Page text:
In The Queen’s Majesty’s Passage, Queen Elizabeth received an oration from one of the children from St. Paul’s School, which was closely linked with both the cathedral and the churchyard. The oration offers England as an example of the sort of republic that Plato described, praising Elizabeth and her nation as the epitome of such a nation, and, as Warkentin suggests, the Queen’s accession signified the return of the golden age, though rooted in the ancient praises accorded entering monarchs, is also the first hint of a body of imagery that would, in the later years of the Queen’s long reign, be deployed to associate her with the goddess Astrea (Warkentin 73). Elizabeth is described as being chosen by Christ himself: Vos igitur Angli tot commoda accepturi Elizabetham Reginam nostram celeberriman ab ipso Christo huibus regni imperio destinatam, honore debito prosequimini (The Queen’s Majesty’s Passage sig. D.ii.r.). The poem then continues this praise, hailing the dawn of a golden age in which everything that has fallen will rise again. At the beginning of the passage, Elizabeth’s reception is described: she was of the people receiued merueylous entierly, as appeared by thassemblie, prayers, wisshes, welcomminges, cryes, tender woordes, and all other signes, whiche argue a wonderfull earnest loue of most obedient subiectes towarde theyr soueraygne (The Queen’s Majesty’s Passage sig. A.ii.r.). Despite the relative lack of detail in the performance and the reception of the oration in St. Paul’s Churchyard, it is reasonable to assume that the same sort of response awaited her there. The churchyard was a traditional place of gathering, and would have been full of people anxious to get a glimpse of their sovereign. At several points, The Queen’s Majesty’s Passage refers to the difficulty Elizabeth had in hearing the pageants and orations, asking what that pageant was ere that she came to it at Cornhill, because shee feared for the peoples noyse, that she should not here the child which did expounde the same (The Queen’s Majesty’s Passage sig. B.iii.r.). The loudest noises of the soundscape would have been bells and canons, with people, animals, the weather, and so forth providing background noise (Smith 49). There would have been a large crowd in the churchyard, and the architecture of the place itself would have influenced the sort of sound that they created since sound was absorbed, reflected, and dispersed according to the physical characteristics of the cathedral, the other buildings, and the people themselves. Stone would have deflected sound, and plaster-over-lathe would have been reverberant, aiding the oration’s audibility (Smith 180). However, the orator would still have had to compete with the absorbing factor of the people and the background noise created by the people and animals that filled the churchyard.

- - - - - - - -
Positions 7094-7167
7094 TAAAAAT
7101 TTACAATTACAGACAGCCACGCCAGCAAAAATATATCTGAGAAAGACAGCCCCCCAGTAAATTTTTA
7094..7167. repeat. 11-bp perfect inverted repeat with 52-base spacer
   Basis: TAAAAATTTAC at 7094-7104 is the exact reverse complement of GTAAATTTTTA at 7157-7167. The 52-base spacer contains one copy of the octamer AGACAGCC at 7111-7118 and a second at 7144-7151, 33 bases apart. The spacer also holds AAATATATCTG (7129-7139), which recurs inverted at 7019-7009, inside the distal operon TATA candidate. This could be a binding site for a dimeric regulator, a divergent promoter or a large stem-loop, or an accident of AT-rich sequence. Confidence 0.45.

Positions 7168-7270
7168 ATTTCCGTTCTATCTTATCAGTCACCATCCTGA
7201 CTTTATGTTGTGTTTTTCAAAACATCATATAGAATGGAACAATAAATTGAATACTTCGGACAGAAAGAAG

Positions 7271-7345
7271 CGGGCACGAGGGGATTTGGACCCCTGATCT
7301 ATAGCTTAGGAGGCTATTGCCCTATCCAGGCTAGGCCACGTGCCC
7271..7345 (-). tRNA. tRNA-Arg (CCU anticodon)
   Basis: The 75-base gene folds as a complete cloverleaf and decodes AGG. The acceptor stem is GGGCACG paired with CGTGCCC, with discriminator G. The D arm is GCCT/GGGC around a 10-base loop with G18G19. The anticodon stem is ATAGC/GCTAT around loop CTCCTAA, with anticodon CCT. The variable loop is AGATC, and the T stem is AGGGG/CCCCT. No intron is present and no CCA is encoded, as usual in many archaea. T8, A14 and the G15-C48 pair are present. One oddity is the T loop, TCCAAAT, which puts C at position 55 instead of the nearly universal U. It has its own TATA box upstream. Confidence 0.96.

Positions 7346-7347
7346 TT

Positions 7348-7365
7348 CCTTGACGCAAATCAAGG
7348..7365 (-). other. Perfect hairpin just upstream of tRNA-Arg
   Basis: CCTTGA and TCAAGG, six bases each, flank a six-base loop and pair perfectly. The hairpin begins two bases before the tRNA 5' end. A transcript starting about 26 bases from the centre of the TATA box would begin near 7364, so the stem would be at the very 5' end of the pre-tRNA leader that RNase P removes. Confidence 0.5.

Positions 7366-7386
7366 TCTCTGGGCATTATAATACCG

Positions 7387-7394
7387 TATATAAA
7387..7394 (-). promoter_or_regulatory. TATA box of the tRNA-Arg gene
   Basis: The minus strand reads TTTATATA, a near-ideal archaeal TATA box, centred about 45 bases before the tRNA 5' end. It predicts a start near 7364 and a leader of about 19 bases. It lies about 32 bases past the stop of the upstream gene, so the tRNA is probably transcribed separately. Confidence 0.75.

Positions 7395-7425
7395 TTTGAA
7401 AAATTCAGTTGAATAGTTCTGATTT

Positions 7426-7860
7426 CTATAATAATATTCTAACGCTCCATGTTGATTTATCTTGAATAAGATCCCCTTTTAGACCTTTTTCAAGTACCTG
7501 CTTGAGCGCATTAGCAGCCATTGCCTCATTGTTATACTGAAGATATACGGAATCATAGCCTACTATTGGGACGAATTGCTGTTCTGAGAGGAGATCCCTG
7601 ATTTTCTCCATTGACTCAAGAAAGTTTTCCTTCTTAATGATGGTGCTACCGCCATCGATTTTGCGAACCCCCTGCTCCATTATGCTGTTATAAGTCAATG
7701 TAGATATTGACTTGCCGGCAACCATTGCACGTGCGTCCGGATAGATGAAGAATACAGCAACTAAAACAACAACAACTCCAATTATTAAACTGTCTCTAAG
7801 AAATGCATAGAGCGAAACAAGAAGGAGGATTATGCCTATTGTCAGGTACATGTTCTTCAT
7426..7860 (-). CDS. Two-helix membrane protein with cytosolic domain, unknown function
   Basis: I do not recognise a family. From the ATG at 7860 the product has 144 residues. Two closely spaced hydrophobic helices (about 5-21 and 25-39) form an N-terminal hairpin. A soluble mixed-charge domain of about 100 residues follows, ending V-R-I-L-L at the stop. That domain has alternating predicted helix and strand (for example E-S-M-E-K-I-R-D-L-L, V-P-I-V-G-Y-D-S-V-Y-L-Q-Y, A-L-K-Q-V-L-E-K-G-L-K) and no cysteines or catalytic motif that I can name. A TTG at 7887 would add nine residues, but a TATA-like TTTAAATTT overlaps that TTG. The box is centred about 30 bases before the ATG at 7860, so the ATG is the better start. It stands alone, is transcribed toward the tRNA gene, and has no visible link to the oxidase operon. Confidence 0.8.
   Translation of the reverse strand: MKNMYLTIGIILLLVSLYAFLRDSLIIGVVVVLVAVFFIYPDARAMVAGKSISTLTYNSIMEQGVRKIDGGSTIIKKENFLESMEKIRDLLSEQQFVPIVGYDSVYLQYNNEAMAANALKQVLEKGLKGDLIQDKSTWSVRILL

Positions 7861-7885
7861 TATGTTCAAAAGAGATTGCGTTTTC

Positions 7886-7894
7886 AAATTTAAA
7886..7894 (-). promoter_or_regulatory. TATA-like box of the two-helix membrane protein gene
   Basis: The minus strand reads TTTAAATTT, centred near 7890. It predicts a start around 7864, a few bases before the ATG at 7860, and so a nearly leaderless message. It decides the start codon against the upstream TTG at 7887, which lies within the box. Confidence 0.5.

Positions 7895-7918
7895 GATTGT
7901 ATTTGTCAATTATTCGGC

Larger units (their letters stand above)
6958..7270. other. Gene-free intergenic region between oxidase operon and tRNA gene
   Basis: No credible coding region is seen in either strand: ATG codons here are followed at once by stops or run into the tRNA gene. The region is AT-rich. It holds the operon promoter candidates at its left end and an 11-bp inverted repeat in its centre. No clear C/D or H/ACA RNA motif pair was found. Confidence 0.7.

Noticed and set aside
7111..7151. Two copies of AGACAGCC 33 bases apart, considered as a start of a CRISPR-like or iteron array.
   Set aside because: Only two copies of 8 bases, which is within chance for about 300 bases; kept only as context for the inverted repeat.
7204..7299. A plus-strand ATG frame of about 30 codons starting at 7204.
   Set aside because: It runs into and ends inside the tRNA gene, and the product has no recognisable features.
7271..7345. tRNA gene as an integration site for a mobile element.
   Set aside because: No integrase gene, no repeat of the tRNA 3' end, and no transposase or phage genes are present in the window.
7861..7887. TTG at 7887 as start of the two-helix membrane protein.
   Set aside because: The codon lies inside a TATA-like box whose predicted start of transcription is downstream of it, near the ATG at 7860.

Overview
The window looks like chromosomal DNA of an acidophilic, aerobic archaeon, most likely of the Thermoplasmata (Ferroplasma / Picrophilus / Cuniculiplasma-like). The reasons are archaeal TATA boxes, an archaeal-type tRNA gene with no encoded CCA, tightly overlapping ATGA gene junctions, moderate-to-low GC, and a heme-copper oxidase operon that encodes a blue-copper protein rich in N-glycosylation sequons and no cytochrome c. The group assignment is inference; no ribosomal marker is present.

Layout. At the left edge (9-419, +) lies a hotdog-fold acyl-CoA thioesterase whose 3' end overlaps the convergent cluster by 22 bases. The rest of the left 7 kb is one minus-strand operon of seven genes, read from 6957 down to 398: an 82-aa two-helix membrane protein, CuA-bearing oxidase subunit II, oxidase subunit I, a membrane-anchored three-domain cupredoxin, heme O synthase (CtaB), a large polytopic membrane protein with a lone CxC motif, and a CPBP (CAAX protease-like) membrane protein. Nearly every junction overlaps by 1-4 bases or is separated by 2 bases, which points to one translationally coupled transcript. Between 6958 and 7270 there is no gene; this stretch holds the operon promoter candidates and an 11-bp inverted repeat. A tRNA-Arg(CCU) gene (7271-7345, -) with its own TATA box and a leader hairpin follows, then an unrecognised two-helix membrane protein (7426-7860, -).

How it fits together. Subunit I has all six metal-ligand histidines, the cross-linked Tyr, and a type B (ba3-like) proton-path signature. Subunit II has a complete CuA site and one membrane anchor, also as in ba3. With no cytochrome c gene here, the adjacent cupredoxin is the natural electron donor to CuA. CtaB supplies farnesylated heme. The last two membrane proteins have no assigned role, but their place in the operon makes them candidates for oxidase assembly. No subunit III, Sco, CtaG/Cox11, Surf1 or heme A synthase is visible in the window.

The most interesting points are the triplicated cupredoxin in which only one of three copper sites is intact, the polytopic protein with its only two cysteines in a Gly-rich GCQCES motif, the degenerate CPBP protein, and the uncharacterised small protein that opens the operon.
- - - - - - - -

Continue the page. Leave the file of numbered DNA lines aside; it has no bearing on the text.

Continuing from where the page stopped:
Against a soundscape composed of pre-industrial noises, the sounds from other elements of the passage would have been audible to the people congregated in the churchyard that day. At The Standard in Cheap was placed a noyse of Trumpettes, and at the door to St. Peter’s stode the waites of the citie, which did geue a pleasant noyse with theyr instrumentes as the Quenes maiestie did passe by (The Queen’s Majesty’s Passage sig. C.ii.v.). Depending on the wind direction, it is entirely possible that these noises would have been audible in St. Paul’s Churchyard, especially the trumpets with their strident, penetrating timbre. At Ludgate, Elizabeth was receiued with a noyse of instruments, and again, this was likely to have been audible to the people congregated in the churchyard or by those following the pageant towards it. The description of a noyse of instruments suggests that louder instruments such as sackbuts and cornetts were chosen, because they were more likely to be heard at distance and above ambient noise.
For Mary I in 1553, [b]oys of St. Paul’s school ‘sang diverse staves in gratifying the Queen’ (Edwards 127). In King James I’s entrance into London he went to the Court Royall, [t]hrough the windows of which he might behold the Cathedral Temple of Saint Paule: upon whose lower batelments an Anthem was sung, by the Quiristers of the church to the music of loud instruments (Dekker H1r).